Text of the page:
May COVID-19 help us make peace with bacteria

May COVID-19 help us make peace with bacteria

Bacteria is the smallest living organism on Earth and it is also the biggest (great corail reef). 

It is also the oldest living organism on Earth. “Let’s collapse the planet’s entire history into a single calendar year. Right now, as you’re reading this page, it is the 31st of December, just before the stroke of midnight (…) Humans have only existed for the 30 minutes or fewer. (…) Flowers and mammals evolved earlier in December. (…) For most of the tale, microbes were the only living things on Earth. From March to October in our imaginary calendar, they had the sole run of the planet.”(..)“As palaeontologist Andrew Knoll once said, “Animals might be evolution’s icing, but bacteria are really the cake.” ― Ed Yong, I Contain Multitudes: The Microbes Within Us and a Grander View of Life

There are as many bacteria as there are human cells in the body. 

“When Orson Welles said “We’re born alone, we live alone, we die alone”, he was mistaken. Even when we are alone, we are never alone. We exist in symbiosis – a wonderful term that refers to different organisms living together. Some animals are colonised by microbes while they are still unfertilized eggs; others pick up their first partners at the moment of birth. We then proceed through our lives in their presence. When we eat, so do they. When we travel, they come along. When we die, they consume us. Every one of us is a zoo in our own right – a colony enclosed within a single body. A mutli-species collective. An entire world.” ― Ed Yong, I Contain Multitudes: The Microbes Within Us and a Grander View of Life

How Bacteria Rule Over Your Body – The Microbiome – Kurzgesagt – In a Nutshell : https://youtu.be/VzPD009qTN4

The principle of symbiosis is that neither of the two (human & bacteria) can survive alone. Bacteria are integral parts of the human body functions. We all know very well about digestion. We understood recently how they train our immune system and trigger neurotransmitters in our brain through the vagal nerve. They are also necessary to keep our blood vessels (endothelium) healthy and sealed. If bacteria stop doing this, you die within 24 hours.

Circulating Metabolites Originating from Gut Microbiota Control Endothelial Cell Function – PMC: https://www.ncbi.nlm.nih.gov/pmc/articles/PMC6864778/

“These changes are all fundamentally Darwinian. This point is worth repeating: taking any fast or instant evolutionary shifts as a refutation of the slow, gradual changes we associate with Darwin’s vision is a fatal mistake because these quick shifts are still powered by gradualism. The woodrats might have been able to resist creosote by picking up the right bacteria, but those strains had to evolve the ability to break the insecticide on their own. Form their perspective, evolution proceeded through the usual stepwise way; from the host’s perspective, everything happened in a flash. That is the power of symbiosis: it allows gradual mutations in microbes to produce instant mutations in hosts. We can let bacteria do the slow work for us, and then quickly change ourselves by associating with them. And if these alliances are beneficial enough, they can spread with blinding speed.” ― Ed Yong, I Contain Multitudes: The Microbes Within Us and a Grander View of Life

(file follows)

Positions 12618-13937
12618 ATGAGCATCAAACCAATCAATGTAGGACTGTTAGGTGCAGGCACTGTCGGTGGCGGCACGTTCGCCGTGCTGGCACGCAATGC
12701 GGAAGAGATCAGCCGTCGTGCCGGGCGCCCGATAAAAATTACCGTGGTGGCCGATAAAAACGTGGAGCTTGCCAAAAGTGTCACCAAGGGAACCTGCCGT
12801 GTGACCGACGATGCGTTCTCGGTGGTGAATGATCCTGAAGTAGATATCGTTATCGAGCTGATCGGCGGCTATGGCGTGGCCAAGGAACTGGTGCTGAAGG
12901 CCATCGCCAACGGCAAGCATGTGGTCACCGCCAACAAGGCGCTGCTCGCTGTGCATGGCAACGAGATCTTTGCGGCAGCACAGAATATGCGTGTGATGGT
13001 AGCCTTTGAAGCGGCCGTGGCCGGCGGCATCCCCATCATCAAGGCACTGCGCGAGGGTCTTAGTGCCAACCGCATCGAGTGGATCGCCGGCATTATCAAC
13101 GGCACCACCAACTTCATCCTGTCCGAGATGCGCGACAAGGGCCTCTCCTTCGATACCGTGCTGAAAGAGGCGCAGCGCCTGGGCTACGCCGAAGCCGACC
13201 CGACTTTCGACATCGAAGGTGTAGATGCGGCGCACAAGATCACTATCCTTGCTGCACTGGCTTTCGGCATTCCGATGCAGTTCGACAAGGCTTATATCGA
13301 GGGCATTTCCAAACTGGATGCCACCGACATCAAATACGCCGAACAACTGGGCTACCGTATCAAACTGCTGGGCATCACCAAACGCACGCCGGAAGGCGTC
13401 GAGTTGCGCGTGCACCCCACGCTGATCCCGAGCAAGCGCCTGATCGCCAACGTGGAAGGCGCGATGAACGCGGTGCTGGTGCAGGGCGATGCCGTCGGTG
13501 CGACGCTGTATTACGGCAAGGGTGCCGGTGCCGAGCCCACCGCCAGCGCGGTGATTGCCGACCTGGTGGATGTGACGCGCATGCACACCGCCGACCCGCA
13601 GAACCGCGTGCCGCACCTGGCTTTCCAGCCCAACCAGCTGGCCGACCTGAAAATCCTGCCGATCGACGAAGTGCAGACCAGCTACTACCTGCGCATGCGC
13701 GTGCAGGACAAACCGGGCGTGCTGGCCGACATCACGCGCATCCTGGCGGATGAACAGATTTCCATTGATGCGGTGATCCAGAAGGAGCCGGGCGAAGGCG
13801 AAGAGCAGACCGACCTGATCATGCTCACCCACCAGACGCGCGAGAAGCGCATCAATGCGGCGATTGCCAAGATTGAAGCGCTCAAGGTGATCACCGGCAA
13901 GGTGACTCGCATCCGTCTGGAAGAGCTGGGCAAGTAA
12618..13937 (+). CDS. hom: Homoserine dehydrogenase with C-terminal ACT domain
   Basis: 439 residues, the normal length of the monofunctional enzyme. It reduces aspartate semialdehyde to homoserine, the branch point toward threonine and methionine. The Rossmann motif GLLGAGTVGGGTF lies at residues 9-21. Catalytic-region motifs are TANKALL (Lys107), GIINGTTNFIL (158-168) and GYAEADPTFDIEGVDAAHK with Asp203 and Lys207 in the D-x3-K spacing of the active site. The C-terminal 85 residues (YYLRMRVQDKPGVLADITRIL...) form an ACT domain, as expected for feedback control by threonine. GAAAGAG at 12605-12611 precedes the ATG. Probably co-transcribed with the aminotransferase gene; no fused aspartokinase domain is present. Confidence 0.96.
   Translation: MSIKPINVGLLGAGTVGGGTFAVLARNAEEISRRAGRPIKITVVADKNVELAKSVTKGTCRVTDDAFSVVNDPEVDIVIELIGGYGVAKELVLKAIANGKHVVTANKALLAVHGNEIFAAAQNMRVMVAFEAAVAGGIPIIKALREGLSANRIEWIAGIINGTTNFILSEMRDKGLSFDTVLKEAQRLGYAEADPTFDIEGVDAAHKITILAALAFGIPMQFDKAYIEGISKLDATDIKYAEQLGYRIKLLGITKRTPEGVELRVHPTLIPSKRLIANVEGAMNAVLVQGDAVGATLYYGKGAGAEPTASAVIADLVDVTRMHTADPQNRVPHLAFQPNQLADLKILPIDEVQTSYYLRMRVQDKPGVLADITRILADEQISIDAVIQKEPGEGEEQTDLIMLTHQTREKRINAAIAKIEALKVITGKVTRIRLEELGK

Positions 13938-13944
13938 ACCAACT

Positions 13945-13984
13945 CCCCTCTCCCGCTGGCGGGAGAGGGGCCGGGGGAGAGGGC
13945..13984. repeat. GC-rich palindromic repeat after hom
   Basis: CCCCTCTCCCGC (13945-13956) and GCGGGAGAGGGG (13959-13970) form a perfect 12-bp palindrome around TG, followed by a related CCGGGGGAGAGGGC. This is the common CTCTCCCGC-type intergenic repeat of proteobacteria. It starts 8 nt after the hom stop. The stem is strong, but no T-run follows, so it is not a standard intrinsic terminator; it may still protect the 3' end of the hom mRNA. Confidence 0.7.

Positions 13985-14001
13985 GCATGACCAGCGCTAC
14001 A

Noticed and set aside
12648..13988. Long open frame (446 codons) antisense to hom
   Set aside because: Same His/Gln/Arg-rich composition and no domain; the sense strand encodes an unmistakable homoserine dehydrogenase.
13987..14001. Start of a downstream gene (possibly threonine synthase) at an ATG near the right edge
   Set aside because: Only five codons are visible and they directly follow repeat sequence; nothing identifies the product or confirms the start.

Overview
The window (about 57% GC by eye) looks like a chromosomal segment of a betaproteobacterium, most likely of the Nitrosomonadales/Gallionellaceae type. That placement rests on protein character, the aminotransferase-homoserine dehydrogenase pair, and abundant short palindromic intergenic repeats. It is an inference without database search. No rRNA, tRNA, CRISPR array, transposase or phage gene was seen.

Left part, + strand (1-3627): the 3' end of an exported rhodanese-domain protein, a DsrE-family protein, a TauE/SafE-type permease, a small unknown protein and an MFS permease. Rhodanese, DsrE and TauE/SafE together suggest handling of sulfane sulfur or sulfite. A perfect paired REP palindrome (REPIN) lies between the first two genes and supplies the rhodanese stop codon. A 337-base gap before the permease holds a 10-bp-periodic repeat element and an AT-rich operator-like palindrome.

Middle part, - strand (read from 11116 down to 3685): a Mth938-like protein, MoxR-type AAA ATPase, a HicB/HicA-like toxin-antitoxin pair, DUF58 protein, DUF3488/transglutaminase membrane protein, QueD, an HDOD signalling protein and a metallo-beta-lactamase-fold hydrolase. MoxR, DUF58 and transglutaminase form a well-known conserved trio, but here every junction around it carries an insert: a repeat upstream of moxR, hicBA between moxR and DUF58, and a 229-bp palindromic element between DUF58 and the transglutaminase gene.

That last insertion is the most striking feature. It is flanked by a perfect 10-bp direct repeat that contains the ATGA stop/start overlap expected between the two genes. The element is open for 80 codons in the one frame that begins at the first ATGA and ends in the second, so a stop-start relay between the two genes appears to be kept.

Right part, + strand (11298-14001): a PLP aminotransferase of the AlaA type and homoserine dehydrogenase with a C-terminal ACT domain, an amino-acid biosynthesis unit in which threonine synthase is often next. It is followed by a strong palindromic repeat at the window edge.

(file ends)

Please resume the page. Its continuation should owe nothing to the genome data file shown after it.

Bacteria can be a powerful ally because they can use Darwinian evolution on the scale of days instead of millions of years for humans. By breeding and hosting them, humans can acquire new abilities like digesting new food or fighting new viruses or breath more CO2.

Endothelial cell infection and endotheliitis in COVID-19 – The Lancet: https://www.thelancet.com/journals/lancet/article/PIIS0140-6736(20)30937-5/fulltext

However, bacteria are fragile. They don’t store energy, they don’t have an immune system and are easily wiped by chemicals.

Most of the viruses are deadly to bacteria, not humans. Depending on what you eat, you feed or starve certain bacteria in your body. A diverse diet means a diverse microbiome. If we want to use them as allies we must consider to stop systematic disinfection that mostly kill useful microbes.

“It’s the start of a new era, when people are finally ready to embrace the microbial world.

When I walked through San Diego Zoo with Rob Knight at the start of this book, I was struck by how different everything seemed with microbes in mind. Every visitor, keeper, and animal looked like a world on legs – a mobile ecosystem that interacted with others, largely oblivious to their inner multitudes.